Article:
The intensive oversight provided by SSS does work.  The UNM-Gallup program exceeded every federal objective as set by the U.S. Department of Education in their most recent annual assessment.  As documented by Simms, the federally approved goal for participants persisting from one academic year to the next year was set at 67%.  The actual rate achieved for the 2016-2017 academic year was 80%.  The approved rate for good academic standing was 75% and the achieved rate was 91%.  UNM-Gallup had a projected rate of 15% for participants to complete their associate’s degree within 4 years and achieved a rate of 23%.   Simms attributes much of this success to the personalized services as well as the preparation work of Lobo Academy.  “Academy participants engage in workshops, panel discussions with TRIO alumni, campus and transfer trips, cultural enrichment as well as introductions to procedures necessary to navigate postsecondary systems.”

The second TRIO program at UNM-Gallup is the newly implemented Upward Bound.  UB provides free college and career readiness instruction to 9th – 11th graders.  The UB program is in its first year at UNM-Gallup and supports participants as they prepare to enter college. The goal is to increase the rate at which students graduate from high school and matriculate to college by providing supplemental instruction in core subjects.  Brittany Tabor, UB Program Director, is currently coordinating the summer component of the program which is a 6-week crash course in English, math and humanities.  By working closely with her students’ home high school, Tabor tailors the program to meet the expectation of the next school year for all participants.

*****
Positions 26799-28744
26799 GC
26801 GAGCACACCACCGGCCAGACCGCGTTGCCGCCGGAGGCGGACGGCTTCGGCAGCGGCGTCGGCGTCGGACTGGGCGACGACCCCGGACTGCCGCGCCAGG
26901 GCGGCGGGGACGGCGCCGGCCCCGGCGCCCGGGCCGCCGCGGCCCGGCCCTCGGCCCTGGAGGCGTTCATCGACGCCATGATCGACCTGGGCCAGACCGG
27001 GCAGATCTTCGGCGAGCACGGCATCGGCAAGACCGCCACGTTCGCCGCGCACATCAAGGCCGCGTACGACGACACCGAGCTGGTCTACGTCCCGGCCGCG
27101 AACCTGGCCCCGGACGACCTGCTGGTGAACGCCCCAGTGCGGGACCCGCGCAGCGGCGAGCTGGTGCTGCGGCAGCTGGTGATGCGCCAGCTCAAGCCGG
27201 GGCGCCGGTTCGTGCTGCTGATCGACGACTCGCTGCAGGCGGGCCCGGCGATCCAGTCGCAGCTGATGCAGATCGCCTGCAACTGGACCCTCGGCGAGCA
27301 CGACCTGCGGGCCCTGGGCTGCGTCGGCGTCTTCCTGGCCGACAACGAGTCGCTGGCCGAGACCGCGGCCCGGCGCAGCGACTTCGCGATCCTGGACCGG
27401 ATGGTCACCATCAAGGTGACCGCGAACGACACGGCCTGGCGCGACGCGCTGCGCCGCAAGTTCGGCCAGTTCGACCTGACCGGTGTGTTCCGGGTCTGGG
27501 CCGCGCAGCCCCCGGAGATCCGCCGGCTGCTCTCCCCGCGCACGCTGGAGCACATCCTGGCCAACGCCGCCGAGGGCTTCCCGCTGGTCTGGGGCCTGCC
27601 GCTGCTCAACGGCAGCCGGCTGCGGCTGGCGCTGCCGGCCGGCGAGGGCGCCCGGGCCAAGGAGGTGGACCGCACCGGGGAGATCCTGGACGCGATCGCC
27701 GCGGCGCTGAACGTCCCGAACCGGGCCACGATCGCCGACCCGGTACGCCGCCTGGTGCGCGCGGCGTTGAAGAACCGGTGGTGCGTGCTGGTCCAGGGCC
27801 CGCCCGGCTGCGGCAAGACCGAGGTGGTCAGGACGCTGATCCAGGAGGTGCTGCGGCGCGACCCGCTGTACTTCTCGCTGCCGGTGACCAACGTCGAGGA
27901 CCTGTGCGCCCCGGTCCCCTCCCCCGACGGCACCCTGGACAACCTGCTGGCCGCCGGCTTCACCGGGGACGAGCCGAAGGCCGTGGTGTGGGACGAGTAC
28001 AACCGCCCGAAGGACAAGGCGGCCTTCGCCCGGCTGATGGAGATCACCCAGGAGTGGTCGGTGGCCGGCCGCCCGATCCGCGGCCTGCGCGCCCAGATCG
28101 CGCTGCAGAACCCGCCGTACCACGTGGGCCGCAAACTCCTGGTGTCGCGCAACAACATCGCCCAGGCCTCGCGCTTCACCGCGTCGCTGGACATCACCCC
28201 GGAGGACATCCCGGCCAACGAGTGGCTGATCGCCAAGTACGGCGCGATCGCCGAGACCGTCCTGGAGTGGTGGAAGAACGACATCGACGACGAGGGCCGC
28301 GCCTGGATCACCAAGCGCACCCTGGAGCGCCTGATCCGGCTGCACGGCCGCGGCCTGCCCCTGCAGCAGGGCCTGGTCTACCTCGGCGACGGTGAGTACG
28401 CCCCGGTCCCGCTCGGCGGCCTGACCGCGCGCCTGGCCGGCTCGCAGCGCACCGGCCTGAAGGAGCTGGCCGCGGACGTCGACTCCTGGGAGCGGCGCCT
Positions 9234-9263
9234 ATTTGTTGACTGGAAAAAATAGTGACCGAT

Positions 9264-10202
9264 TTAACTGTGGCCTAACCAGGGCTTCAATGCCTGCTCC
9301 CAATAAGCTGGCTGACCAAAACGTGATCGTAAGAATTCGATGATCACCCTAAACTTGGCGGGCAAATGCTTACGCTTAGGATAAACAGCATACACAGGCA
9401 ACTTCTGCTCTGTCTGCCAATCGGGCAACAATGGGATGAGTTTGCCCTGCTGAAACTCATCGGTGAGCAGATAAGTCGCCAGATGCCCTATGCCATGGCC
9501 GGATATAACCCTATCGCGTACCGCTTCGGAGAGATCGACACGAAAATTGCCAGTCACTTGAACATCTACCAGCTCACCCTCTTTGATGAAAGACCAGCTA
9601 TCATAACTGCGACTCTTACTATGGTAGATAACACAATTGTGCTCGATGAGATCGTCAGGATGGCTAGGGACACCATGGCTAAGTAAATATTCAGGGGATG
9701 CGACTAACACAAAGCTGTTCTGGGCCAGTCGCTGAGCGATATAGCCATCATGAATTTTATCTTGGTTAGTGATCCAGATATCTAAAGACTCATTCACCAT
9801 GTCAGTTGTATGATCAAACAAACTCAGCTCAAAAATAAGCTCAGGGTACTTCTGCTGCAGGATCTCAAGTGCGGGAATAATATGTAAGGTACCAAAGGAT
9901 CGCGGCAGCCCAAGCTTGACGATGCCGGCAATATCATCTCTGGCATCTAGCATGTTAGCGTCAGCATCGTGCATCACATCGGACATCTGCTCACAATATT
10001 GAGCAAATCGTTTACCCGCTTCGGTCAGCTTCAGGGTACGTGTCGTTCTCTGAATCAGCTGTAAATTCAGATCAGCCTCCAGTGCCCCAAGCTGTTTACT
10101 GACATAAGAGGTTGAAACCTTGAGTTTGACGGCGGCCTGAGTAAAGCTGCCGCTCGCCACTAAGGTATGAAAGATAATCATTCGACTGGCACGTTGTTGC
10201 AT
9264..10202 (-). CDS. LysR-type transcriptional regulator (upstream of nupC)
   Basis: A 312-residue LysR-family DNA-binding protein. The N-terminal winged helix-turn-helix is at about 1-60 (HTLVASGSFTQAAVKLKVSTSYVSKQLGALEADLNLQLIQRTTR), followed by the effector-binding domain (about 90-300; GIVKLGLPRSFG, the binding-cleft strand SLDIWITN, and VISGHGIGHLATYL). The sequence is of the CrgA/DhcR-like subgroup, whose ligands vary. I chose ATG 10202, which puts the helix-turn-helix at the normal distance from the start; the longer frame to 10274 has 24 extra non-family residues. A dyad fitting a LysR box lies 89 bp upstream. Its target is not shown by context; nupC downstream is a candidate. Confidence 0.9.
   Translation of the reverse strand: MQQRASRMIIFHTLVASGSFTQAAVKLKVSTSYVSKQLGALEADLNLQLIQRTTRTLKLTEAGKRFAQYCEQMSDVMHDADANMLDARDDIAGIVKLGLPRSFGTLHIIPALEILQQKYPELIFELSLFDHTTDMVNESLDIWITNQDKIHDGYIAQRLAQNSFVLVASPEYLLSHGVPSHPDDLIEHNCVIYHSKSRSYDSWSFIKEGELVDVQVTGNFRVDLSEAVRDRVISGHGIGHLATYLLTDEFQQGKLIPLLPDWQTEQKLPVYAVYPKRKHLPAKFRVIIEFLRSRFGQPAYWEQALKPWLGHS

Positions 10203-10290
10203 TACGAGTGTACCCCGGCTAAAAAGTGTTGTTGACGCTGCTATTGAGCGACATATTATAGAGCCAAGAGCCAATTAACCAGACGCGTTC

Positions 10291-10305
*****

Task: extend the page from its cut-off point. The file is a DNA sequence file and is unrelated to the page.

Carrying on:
Each week of the summer UB program concentrates on a different academic area and most of the sessions are highly interactive and try to touch on different learning styles.  College campus visits, public speaking workshops, technology training and a leadership conference will round out the summer portion of UB.  Tabor spoke about a special science and math initiative that UB presented to students as part of the summer program.  “We were able to partner with the Washington, D.C.-based LAB 29 which is a program aimed at providing STEM (science, technology, engineering and math) curriculum to areas with high Native American populations.  This was a very exciting project that was aimed at generating interest and enthusiasm in the STEM fields especially in areas of technology.”